Tanzanian President Samia Suluhu Hassan has signaled, once again, her reluctance to allow changes to the supreme law, until, at least after the next elections.
The country is headed for civic elections in 2024, as well as later parliamentary and presidential polls in 2025. But the Tanzanian leader has faced increasing demands to change the constitution passed in 1977, with opposition groups arguing the law is too archaic for today’s use.
Yet Samia, whether tactical or logically, says the country has no time to prepare for elections while amending its laws.
“It will take time to write and endorse the new constitution. We are going to start with awareness and education campaigns to the people of Tanzania to make them know what the constitution is before we sit down to write a new constitution”, she said in Dar es Salaam on Monday, speaking to a gathering of political party leaders.
Samia said that drafting of the new constitution was a process that needed an ample knowledge and political awareness that would equip Tanzanian people to understand their rights and needs for their daily lives.
“The Constitution is not just a book. Very few Tanzanians know its contents and it needs to be subjected to awareness campaigns for people to understand it,” she said.
This is the second time her office has counter-argued the constitutional review demands. Yet it was also obvious that the current law seems easier for her to use to contest the presidency than if it were changed as per desires of the opposition groups.
Samia succeeded John Pombe Magufuli who died in office in March 2021. In 2025, she will be running for the first time for presidency. Under Tanzanian law, a vice president who succeeds her president before the holder of that office has run out three years of the term is deemed to have led for a full term. Tanzanian Presidents cannot lead for more than two terms of five years each.
Yet, the current constitution loads immense power in the presidency and has no provision for courts to overturn the presidential election results announced by the electoral commission.
It also allows the president to appoint judges and members of the electoral commission, something opposition groups argue makes the field of play unlevelled.
In Tanzania, in spite of the current constitution lasting since 1977, the country only began multiparty elections in 1995.
The ruling Chama Cha Mapinduzi (an original product of a merger between Tanganyika African National Union (TANU) and Zanzibar’s Afro-Shirazi Party has been in power since 1977, making it the longest surviving ruling party in East Africa.
At the opening session of a three-day political meeting in Dar es Salaam on Monday, Samia told an audience she is first targeting political education and awareness campaigns that would equip Tanzanians with an ample knowledge on new constitution rather than rushing to draft then compile the document.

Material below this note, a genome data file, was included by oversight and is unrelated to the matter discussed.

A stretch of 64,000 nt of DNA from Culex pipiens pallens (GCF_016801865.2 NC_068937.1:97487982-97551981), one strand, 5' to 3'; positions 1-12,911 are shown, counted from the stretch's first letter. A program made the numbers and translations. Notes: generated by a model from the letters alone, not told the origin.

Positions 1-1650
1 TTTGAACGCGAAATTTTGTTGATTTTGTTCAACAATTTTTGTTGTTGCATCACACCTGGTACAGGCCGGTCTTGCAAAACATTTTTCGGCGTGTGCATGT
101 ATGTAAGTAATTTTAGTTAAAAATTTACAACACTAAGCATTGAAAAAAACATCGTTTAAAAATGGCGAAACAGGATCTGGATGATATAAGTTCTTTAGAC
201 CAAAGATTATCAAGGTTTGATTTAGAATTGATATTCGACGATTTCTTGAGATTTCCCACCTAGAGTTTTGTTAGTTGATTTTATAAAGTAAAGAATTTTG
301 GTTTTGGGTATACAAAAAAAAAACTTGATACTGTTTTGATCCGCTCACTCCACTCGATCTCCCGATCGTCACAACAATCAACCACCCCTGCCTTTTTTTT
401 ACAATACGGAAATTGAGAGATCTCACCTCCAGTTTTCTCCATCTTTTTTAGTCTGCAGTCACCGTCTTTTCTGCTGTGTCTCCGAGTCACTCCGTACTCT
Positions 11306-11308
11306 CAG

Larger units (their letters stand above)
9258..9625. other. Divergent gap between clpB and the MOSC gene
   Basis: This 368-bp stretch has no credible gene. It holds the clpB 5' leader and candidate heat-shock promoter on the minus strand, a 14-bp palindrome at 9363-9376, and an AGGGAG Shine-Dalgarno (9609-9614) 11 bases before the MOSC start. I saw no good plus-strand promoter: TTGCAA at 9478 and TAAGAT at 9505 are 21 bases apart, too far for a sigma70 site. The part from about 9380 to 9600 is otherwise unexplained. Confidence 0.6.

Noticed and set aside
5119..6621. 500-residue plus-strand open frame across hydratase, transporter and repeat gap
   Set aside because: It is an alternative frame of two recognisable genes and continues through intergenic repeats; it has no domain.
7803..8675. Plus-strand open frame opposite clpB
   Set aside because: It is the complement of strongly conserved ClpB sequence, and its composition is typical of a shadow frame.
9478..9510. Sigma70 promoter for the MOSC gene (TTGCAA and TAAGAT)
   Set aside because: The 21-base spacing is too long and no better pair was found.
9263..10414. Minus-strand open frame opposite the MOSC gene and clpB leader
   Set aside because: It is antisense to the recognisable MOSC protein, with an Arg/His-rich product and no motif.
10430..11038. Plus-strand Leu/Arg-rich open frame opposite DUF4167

This, she said, is aimed at familiarising Tanzanians with the current constitution, before then picking out possible areas for improvement.
She further wanted political parties, religious and civil society organization leaders attending the meeting to address Tanzania’s envisaged Vision 2050 that will replace the Tanzania Vision 2025 for the long-term development plan.
“The Vision 2025 to 2050 Agenda is most important for Tanzania’s development path that you can discuss through this meeting”, she told the 700 participants in Dar es Salaam.
The president took the podium to warn political parties engaged on dirty campaigns and abusive languages that would break the Tanzanian laws and creating heartedness to the people on religious grounds.
She spoke after opposition leaders were on Sunday detained in Arusha for assembling without police permission. Tundu Lissu, the deputy chairman of opposition Chadema party later told the media they had been freed on bail that Sunday but that they would be facing charges of illegal assembly.
Tanzanian President had earlier this year lifted a five-year ban on political rallies imposed by her predecessor. But on Monday, she argued some politicians were abusing the very freedoms she had given by insulting her, instead of galvanising their political grassroots support.
“We had wanted the parties to rebuild, review their ideologies and re-invite those who had quit their organisations so that when we go to elections, everyone is ready to sell their policies.
“But what do we get today? I am not surprised that all they do is insult others, and shift goal posts on the agenda,” she argued.
In Dar es Salaam, she insisted to apply her “4Rs” Philosophy that would guide her to embrace political reconciliation.
The 4Rs stands for Reconciliation, Resilience, Reforms and Rebuilding in addressing the contemporary issues affecting Tanzania’s social, political and economic systems.
In 2021, President Samia revived the push for constitutional reform and set up a 23-member task force to lead the exercise that would advise her government on new constitution requirements. That Taskforce returned a recommendation for awareness first, amendments later.
The previous constitution review proposals included the formation of three governments made up of two semi-autonomous governments of Tanganyika and Zanzibar under the federal government of the United Republic of Tanzania. The proposal was opposed in Tanzanian parliament, however.
The actual steps to amend the constitution were actually began by former President Jakaya Kikwete in 2012. His review commission was, at the time, chaired by former Attorney General and Prime Minister (former), Retired Judge Joseph Warioba.